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Nun Vessel

Egyptian, Classical, Ancient Near Eastern Art

On View: Great Hall, South, 1st floor
In ancient Egyptian origin myths, dark blue and black were colors of the primordial waters that the Egyptians called nun, or nonexistence. Faience bowls, popular in the New Kingdom, were often decorated with motifs that evoked marshland, recalling the waters of nun. The square in the center of this bowl is a pond from which lotus buds and flowers grow. The lotus blossoms symbolize life emerging from the waters of nonexistence.
MEDIUM Faience, glazed
DATES ca. 1539-1500 B.C.E.
DYNASTY early XVIII Dynasty
PERIOD New Kingdom
DIMENSIONS 3 7/16 × Diam. 10 3/8 in. (8.8 × 26.3 cm)  (show scale)
MUSEUM LOCATION This item is on view in Great Hall, South, 1st floor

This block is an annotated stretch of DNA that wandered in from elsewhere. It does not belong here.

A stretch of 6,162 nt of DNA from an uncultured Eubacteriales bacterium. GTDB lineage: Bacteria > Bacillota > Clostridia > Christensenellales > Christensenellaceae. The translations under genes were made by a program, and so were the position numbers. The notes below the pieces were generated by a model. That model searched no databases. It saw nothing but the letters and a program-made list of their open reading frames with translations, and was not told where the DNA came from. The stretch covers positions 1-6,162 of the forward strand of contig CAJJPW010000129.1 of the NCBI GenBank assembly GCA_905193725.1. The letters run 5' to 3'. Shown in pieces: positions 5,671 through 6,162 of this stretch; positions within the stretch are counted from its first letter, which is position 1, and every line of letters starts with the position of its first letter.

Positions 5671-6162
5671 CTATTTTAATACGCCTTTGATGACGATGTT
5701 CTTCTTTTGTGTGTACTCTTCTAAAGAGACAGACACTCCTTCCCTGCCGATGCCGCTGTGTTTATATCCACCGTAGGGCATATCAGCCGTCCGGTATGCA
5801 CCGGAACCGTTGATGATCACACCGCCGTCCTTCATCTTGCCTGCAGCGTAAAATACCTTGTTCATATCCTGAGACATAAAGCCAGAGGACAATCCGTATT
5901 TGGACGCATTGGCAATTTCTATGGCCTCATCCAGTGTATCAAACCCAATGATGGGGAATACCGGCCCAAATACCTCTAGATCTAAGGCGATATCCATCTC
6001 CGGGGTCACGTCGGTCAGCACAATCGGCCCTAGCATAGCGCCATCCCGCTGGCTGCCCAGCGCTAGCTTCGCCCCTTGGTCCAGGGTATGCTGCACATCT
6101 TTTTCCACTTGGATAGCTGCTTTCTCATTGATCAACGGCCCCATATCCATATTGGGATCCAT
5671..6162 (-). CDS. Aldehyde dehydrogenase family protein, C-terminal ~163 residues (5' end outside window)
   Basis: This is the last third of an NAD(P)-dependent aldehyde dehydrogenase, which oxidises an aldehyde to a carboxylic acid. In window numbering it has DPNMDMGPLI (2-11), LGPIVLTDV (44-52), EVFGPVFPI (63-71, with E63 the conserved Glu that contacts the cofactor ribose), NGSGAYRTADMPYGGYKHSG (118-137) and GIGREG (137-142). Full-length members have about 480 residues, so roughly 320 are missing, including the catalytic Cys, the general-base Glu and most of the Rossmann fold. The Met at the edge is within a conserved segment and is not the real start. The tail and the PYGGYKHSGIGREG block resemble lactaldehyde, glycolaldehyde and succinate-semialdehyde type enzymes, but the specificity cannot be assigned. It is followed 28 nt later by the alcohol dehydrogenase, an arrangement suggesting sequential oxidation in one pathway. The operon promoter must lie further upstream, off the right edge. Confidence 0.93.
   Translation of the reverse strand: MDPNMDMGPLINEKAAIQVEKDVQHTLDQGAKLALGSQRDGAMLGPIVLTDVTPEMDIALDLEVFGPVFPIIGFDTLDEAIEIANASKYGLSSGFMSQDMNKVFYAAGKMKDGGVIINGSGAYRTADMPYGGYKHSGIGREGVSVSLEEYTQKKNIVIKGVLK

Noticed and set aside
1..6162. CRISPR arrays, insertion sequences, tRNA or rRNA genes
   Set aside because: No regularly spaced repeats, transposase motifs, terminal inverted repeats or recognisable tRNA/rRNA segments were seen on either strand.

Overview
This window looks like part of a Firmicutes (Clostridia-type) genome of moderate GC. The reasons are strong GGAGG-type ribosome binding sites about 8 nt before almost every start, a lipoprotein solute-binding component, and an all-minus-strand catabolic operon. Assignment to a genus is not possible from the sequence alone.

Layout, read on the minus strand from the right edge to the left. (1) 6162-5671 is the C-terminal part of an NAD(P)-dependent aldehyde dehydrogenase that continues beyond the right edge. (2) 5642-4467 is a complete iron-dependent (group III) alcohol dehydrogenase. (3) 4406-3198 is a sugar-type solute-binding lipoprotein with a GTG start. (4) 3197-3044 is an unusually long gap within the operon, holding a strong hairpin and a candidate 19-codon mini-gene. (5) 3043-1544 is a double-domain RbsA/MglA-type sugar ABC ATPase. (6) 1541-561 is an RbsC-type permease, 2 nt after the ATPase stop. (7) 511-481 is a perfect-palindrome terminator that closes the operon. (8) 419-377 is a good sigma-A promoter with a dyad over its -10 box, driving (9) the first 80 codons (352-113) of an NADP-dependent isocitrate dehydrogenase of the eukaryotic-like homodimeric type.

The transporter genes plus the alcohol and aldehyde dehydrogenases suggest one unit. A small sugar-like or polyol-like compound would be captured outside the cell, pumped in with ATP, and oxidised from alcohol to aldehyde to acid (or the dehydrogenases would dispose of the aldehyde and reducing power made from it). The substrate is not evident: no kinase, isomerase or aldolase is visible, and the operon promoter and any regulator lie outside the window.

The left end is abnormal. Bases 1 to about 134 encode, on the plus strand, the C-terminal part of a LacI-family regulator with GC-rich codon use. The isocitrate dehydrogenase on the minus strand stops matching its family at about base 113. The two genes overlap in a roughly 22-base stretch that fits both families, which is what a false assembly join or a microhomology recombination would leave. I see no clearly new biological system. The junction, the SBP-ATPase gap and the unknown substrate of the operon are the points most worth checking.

ACCESSION NUMBER 40.298
CREDIT LINE Charles Edwin Wilbour Fund
RIGHTS STATEMENT Creative Commons-BY
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CAPTION Nun Vessel, ca. 1539-1500 B.C.E. Faience, glazed, 3 7/16 × Diam. 10 3/8 in. (8.8 × 26.3 cm). Brooklyn Museum, Charles Edwin Wilbour Fund, 40.298. Creative Commons-BY (Photo: Brooklyn Museum, 40.298_SL1.jpg)
IMAGE overall, 40.298_SL1.jpg. Brooklyn Museum photograph
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CATALOGUE DESCRIPTION Large blue faience bowl. Interior elaborately decorated with painted square pond in center from which grow lotus buds and flowers. Exterior, decorated with single large lotus calyx. Condition: Intact. Very minor chips on rim. Glaze worn in spots on interior. Some ancient incrustation on interior. Glaze and decorations very worn on exterior. Good workmanship.
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